Thriving Family Farms
There are now more than 100,000 acres of Bird Friendly coffee farms in Latin America. Birds & Beans buys coffee from Mexico, Peru, El Salvador, and Guatemala. But Nicaragua alone has more than 400 family farms cultivating 20,000 acres of Bird Friendly certified land. Birds & Beans Coffee, our Boston- and Toronto-based roaster and retailer, reports that sales have grown by more than 50 percent annually over the past five years.
Family farmers tend this land. Some families have grown coffee for more than 200 years. These organic farms carry the Smithsonian Migratory Bird Center's official Bird Friendly certification, which combines USDA organic standards with requirements for forest shade cover, multi-layered canopy, and the presence of epiphytes—plants that harmlessly grow on other plants.
The highlands of northern Nicaragua, a productive shade coffee-growing region and refuge for migratory birds in winter. Photo by Scott Weidensaul.
By contrast, the “sun” coffee farms of big agricultural enterprise are eco-deserts, bereft of almost all the fecund wildlife found on our coffee farms. (There is no official certification for coffee labeled as shade-grown; indeed, some coffee with “shade-grown” on the packaging is grown under banana trees, to which artificial fertilizers and pesticides are heavily applied.)
More than 160 Species of Birds
The difference is real between large-scale sun coffee operations and our small, family-run farms. We have sponsored scientific surveys on the coffee farms in Nicaragua that supply Birds & Beans coffee. The results are astounding: In 10 days, researchers found more than 160 species of birds, including vireos, thrushes, flycatchers, tanagers and orioles.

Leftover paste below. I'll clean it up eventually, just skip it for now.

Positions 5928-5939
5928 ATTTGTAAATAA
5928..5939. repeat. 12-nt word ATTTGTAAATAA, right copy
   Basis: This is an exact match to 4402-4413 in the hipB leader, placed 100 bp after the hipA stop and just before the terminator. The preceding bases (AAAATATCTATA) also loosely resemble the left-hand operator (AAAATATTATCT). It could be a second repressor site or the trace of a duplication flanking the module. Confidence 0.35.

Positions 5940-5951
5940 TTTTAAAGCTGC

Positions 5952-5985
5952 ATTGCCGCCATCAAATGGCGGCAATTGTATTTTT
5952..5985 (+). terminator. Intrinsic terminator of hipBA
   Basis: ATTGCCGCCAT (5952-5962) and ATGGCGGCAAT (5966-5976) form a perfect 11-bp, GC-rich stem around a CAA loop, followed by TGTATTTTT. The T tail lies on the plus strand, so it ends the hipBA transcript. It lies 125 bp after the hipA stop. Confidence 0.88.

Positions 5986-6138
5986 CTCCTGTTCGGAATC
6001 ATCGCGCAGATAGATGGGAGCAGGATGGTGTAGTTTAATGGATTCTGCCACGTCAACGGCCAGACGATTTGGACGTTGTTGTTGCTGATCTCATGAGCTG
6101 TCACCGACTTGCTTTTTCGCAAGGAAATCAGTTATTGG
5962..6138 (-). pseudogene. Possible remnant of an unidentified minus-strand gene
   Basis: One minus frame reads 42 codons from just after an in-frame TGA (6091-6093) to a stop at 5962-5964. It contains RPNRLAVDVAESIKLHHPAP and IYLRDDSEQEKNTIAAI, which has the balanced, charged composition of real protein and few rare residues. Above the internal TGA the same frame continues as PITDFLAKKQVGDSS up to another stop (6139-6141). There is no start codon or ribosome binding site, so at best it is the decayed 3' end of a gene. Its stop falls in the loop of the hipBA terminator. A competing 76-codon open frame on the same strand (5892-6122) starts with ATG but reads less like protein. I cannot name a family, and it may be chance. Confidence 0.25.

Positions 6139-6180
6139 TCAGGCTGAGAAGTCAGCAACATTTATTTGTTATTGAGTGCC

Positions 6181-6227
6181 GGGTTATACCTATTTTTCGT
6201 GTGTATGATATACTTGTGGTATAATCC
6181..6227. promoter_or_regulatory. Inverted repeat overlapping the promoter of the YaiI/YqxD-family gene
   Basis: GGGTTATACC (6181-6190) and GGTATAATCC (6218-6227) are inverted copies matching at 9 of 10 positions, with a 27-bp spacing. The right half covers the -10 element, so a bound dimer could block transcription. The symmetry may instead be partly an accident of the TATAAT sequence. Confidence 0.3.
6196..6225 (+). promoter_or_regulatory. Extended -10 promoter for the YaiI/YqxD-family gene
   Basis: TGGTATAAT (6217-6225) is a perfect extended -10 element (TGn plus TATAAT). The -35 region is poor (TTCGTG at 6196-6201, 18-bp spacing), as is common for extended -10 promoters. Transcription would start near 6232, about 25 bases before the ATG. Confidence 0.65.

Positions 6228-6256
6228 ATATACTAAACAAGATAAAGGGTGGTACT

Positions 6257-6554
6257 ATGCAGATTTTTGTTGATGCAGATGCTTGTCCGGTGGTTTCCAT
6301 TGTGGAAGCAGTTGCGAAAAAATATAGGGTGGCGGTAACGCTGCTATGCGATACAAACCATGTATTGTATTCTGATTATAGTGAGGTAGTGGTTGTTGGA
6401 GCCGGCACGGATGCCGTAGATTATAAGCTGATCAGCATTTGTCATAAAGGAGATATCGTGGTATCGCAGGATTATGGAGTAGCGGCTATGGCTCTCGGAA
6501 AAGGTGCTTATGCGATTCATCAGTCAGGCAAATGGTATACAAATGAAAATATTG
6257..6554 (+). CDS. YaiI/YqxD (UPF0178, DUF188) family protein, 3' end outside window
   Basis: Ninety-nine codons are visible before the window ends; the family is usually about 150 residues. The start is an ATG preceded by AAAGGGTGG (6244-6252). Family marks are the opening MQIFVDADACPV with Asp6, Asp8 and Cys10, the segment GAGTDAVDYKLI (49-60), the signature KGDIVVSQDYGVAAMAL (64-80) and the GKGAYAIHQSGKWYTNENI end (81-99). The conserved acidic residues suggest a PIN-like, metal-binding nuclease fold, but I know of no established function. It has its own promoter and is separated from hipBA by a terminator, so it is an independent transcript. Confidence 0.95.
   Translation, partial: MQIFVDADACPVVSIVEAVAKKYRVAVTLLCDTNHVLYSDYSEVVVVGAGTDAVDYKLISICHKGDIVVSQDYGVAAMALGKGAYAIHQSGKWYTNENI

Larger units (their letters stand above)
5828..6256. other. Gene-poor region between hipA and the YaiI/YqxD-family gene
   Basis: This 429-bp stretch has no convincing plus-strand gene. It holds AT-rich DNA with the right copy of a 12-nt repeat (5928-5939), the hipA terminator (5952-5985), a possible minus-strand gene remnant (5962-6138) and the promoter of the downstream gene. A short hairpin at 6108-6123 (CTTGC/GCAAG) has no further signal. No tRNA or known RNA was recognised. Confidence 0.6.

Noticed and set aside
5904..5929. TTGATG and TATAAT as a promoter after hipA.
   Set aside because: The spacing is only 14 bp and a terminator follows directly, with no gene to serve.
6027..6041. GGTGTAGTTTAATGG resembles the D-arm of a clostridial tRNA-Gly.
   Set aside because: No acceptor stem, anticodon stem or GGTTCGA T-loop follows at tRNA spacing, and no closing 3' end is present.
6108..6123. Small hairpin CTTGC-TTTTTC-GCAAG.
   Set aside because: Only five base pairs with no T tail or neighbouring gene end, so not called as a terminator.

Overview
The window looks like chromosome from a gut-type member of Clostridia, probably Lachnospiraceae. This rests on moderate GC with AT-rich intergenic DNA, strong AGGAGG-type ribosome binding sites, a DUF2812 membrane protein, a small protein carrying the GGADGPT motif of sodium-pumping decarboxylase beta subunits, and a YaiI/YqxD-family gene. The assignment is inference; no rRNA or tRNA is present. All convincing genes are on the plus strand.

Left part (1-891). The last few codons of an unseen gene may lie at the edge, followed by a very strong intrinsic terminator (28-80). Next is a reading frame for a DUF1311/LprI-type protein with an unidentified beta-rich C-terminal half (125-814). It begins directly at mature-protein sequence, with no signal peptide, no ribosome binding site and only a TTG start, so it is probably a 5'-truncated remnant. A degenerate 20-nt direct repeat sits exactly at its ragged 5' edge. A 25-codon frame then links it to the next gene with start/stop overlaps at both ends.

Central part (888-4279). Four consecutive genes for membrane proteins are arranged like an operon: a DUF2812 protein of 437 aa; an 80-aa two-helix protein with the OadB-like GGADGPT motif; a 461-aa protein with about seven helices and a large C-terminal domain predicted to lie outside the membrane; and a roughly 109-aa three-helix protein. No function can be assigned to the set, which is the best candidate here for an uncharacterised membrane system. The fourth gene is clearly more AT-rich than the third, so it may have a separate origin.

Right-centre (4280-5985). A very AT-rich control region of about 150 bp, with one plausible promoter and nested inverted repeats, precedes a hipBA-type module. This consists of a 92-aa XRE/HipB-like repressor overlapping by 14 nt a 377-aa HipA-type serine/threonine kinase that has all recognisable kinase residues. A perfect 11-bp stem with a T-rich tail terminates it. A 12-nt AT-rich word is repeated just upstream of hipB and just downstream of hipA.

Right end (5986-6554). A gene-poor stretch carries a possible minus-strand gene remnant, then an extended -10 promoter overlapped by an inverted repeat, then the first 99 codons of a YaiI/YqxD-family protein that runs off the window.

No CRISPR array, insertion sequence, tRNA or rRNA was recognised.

The survey teams also found several warblers, including high numbers of Tennessee, Chestnut-sided, Black-throated Green, and Wilson's Warblers, as well as Golden-winged Warblers—a candidate for federal protection under the U.S. Endangered Species Act.
In all, more than 35 species of neotropical migrants and more than 125 indigenous species of birds share the farms we covered.
(Last year, the author Scott Weidensaul wrote on this blog about the abundance of birds on Nicaragua's Bird Friendly coffee farms.)
Some of the family-run coffee farms growing Bird Friendly coffee are a haven for Golden-winged Warblers. Photo: Lynda Goff.
Sustainable farming is good for birds, farm families, workers and the environment we all share. If North American consumers continue the trend of increasing their consumption of organic food and beverages, we may be headed back to the better days of farms that support truly sustainable agriculture.
Maybe the best part of all this is that there are boys and girls out there today who can experience these farms and enjoy the same kind of exhilarating joy and freedom that going to the farm can deliver.
It's the kind of experience that the birds of my boyhood gave to me.
Editor's note: To purchase Bird-Friendly Coffee, visit Birds and Beans' website.
Bill Wilson is a consumer-marketing expert with more than 40 years of domestic and international experience. He is the Co-Founder and President of Birds & Beans Coffee LLC. Birds & Beans ® is the only coffee brand in the United States that solely roasts Smithsonian Migratory Bird Center Bird Friendly®-certified beans, which are 100 percent shade-grown, USDA Organic, and Fair-Trade certified.